40 questions in 35 minutes
Yes, you read that right. 40 questions in 35 minutes. This is a speed test.
Tip #7: Pick an Answer and Move On.
Do not go back. You (probably) won’t have time. Pick the answer and move on. Even fast readers like myself have a difficult time getting through this much material in a short amount of time.
Now, if you do have time somehow to go back and doubt yourself, this will statistically increase your score. In a 2020 study, over 29,000 nursing students on a multiple choice exam changed their wrong answer to a right answer and gained points 55.3% of the time with 18.3% losing points.
Tip #8: It is not like a school test.
Generally, as I said, I recommend students read the questions first and then read the passage. This works for almost every school exam and our state assessments as well. But the ACT is not a school test. You have limited time. You have to change strategies and cannot go into it like a school test. Read the passage and answer the questions. You need to answer as many questions in the time allotted just to get a score. No points are gained by leaving the questions blank at the end because you ran out of time.
Tip #9: If A is correct, then pick it and move on.
If you know A is correct, do not waste time reading the rest of the answers.
40 questions in 35 minutes
6 or 7 passages to get through
Again, this is a speedy reading test!
Tip #10: Data and Research Passages Read the Question First
There will be data representation passages that include graphs. Read the question FIRST and then go back and look at the graph. The answer is in the graph. If you need to read the passage, then skim for the general idea. But this is a speed test and you must be selective about how long you will take to dig for an answer.
Tip #11: Conflicting Passages Read the Passages First
When you have conflicting viewpoints, it is best to read these passages first. You need to understand the points of view of each scientist before answering the question.
Tip #12: Don’t Study Science for the Science Test
This tip might sound silly. But little detailed science vocabulary is needed on the test. You still need to know the basics like dependent variable, independent variable, and variables. The terms I have seen are taught in middle school, so they should not require a lot of review. Instead, take practice tests. This time spent practicing will allow you to understand the structure and timing.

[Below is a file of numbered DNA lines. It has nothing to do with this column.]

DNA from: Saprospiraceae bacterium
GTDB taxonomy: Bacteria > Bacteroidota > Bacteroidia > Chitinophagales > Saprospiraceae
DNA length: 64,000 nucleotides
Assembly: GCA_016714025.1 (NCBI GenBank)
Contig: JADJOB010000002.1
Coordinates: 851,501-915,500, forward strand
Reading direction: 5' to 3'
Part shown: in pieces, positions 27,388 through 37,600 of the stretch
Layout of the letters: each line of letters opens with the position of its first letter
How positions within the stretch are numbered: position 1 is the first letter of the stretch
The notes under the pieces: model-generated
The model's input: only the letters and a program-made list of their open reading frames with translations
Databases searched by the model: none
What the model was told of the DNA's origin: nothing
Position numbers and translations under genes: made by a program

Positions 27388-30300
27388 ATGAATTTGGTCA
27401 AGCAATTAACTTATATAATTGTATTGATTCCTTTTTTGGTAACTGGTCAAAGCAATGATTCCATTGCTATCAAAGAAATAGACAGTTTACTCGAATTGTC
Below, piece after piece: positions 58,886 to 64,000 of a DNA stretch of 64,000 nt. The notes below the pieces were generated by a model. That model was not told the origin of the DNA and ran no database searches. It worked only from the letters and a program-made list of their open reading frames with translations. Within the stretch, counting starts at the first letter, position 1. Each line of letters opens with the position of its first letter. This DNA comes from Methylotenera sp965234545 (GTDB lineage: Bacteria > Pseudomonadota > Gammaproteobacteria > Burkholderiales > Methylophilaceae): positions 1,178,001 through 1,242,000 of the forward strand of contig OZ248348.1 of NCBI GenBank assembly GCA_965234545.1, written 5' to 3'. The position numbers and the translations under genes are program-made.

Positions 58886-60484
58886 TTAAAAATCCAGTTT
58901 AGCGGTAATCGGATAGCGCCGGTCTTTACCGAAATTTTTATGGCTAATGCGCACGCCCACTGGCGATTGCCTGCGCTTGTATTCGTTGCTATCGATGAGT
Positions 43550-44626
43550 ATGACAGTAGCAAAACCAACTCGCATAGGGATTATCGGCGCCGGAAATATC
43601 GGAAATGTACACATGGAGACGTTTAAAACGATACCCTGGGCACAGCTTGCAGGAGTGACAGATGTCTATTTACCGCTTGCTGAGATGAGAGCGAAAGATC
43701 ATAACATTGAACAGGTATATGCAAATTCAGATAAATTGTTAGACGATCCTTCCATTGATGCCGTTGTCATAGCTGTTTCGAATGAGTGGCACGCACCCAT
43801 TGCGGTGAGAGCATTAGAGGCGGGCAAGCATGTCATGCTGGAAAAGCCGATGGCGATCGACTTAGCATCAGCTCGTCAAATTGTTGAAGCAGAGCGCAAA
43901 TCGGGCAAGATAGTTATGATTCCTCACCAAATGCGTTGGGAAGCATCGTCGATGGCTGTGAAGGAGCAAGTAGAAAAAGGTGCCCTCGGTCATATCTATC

But you SHOULD already know the formula for density = mass / volume. And pH levels: 7 = neutral, 1-6 = acid, 8-14 = base (alkali).
Essay Section (Optional)
This test is completely optional. I would go through the colleges you are looking at applying to and verifyif they require it. If you are looking into UCLA, Harvard and schools of that caliber, you will need to take it.
Tip #13: Plan for 5 Minutes
Again, not many students have had to encounter a timed essay. Therefore, you need a strategy. A common problem if you start writing from the start of the 40 minutes, students tend to run out of ideas or wrap up too soon. You don’t want to run out of things to say with 10 minutes left on the clock. Take 5 minutes to outline and plan the essay. How? I never start with the introduction. Ever. I will develop a thesis statement or one idea I am going to prove. Next, write your body paragraphs. Then, write your introduction which is an overview of these main ideas in the body paragraphs. Finally, write the conclusion.
Tip #14: Develop Your Own Perspective
The essay gives you a contemporary issue and you may agree with a perspective given on the test. However, this route would lead to regurgitating what the perspective has already said and would be difficult to illustrate your analysis skills.
Tip #15: Write a lot.
When taking the last few minutes to edit, it is much easier to remove then to add. If you look at the example high score example on the ACT website, you’ll notice it is in the standard 5 paragraph format. This is introduction with thesis, main idea paragraph 1, main idea paragraph 2, main idea paragraph 3, and conclusion.